The judges' guide to modern life

Those everyday phrases that the rest of us take for granted seem to completely fox Their Honours. But help is at hand.
Click to follow
The Independent Online

The language of the law is very different from the plain speech in common use outside the courtroom. For more than 100 years Stroud's Judicial Dictionary of Words and Phrases has been helping judges to bridge this gap - sometimes with amusing results.

The language of the law is very different from the plain speech in common use outside the courtroom. For more than 100 years Stroud's Judicial Dictionary of Words and Phrases has been helping judges to bridge this gap - sometimes with amusing results.

For example, in last month's edition, Stroud's found it necessary to inform judges that a main road is "a medium of communication between towns." Other definitions include a loud speaker, which judges are told is an "apparatus electrically driven for the purpose of reproducing sound over a wide area." And although under current law a police truncheon is an offensive weapon, wearing one at a fancy dress party is a "reasonable excuse for having it in a public area."

Courts down the years have been reduced to mirth by many judges' ignorance of everyday phrases. High Court judge, Sir Jeremiah LeRoy Harman, made a string of famous boobs, including the occasion when he asked: "Who is Gazza?", while Sir Oliver Popplewell amazed the High Court by asking: "What is Linford Christie's lunchbox?".

It will be a long time before these names and phrases are given any legal meaning. It has taken over 400 years for the first mention to appear of the humble potato, introduced into the UK by Sir Walter Raleigh in the 16th century. But while the dictionary is now clear enough about what a potato is - "any tuber or true seed of Solanum tuberosum" - the term "beloved wife" is fraught with ambiguity. The dictionary states: "A bequest by a husband to his 'beloved wife' of all the testator's property applies exclusively to the individual who answers the description at the date of the will and is not to be extended to an aftertaken wife."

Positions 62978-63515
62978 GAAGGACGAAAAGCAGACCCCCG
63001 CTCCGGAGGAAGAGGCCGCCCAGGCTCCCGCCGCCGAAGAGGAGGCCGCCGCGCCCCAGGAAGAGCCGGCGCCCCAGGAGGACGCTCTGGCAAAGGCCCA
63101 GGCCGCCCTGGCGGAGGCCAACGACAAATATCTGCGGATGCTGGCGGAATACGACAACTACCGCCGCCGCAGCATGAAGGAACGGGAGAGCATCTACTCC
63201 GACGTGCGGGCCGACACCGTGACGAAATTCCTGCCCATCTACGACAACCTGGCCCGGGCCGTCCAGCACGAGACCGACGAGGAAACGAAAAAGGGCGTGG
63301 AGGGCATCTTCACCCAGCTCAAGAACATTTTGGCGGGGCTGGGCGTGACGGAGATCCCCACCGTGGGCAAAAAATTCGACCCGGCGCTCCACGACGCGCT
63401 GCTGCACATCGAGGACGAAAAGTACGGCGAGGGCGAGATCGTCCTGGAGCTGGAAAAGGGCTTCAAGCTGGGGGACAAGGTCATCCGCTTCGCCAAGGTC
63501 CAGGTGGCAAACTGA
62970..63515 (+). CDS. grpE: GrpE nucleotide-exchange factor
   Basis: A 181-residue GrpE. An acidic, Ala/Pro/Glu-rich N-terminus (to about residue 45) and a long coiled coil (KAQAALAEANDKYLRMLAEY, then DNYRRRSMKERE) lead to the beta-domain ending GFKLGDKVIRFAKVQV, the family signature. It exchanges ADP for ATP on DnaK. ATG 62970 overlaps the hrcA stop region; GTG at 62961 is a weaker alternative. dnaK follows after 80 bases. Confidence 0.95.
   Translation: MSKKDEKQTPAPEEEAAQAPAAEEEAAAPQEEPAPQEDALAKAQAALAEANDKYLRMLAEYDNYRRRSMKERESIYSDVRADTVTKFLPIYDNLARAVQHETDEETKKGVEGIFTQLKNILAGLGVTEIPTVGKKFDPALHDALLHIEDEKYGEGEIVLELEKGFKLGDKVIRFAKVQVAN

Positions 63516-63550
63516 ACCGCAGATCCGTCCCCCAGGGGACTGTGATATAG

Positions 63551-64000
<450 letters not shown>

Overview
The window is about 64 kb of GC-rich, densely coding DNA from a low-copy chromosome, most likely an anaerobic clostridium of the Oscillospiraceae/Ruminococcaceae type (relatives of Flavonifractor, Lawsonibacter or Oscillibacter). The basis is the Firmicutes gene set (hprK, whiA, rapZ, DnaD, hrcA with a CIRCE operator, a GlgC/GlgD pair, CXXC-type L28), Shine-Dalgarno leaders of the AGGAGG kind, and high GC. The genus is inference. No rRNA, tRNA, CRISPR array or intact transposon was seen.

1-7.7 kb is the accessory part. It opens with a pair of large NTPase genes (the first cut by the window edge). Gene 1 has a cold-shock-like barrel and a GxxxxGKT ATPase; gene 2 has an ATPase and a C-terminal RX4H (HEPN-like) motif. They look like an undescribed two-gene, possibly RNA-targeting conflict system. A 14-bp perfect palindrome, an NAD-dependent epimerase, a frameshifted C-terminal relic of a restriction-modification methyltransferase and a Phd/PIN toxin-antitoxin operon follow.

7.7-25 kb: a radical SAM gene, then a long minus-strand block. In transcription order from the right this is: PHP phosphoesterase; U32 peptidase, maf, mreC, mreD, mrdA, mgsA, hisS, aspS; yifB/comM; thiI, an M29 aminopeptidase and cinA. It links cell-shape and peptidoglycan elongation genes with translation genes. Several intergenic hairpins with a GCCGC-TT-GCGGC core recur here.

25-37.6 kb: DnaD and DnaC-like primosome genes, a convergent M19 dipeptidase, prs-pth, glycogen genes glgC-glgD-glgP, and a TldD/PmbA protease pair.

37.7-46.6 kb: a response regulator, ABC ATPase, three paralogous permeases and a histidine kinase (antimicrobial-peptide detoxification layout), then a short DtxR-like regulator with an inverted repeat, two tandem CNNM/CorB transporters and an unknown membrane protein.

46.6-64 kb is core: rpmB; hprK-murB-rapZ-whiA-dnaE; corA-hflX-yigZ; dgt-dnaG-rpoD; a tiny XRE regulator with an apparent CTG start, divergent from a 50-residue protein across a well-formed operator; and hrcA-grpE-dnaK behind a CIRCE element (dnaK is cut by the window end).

In criminal courts it is helpful for judges to know that a common prostitute is a woman who "offers herself commonly for lewdness" but "the performance of a single act of lewdness with a man did not make her common prostitute."

Home Secretary Jack Straw, a trained barrister, might wish to take advantage of Stroud's neat definition of Britishness, A British subject, it says, is someone of "British descent, which includes a naturalised British subject." Elsewhere, the dictionary is less helpful. It usefully reveals that "wives, for the purposes of the Immigration Act 1971, cannot be construed as 'husbands'."

But in some ways the dictionary remains way ahead of its time. Britain's train operators still seem to need reminding that a "railway passenger service" does not fall within the meaning of the Railways Act 1993 if it is "unlikely to benefit the travelling public."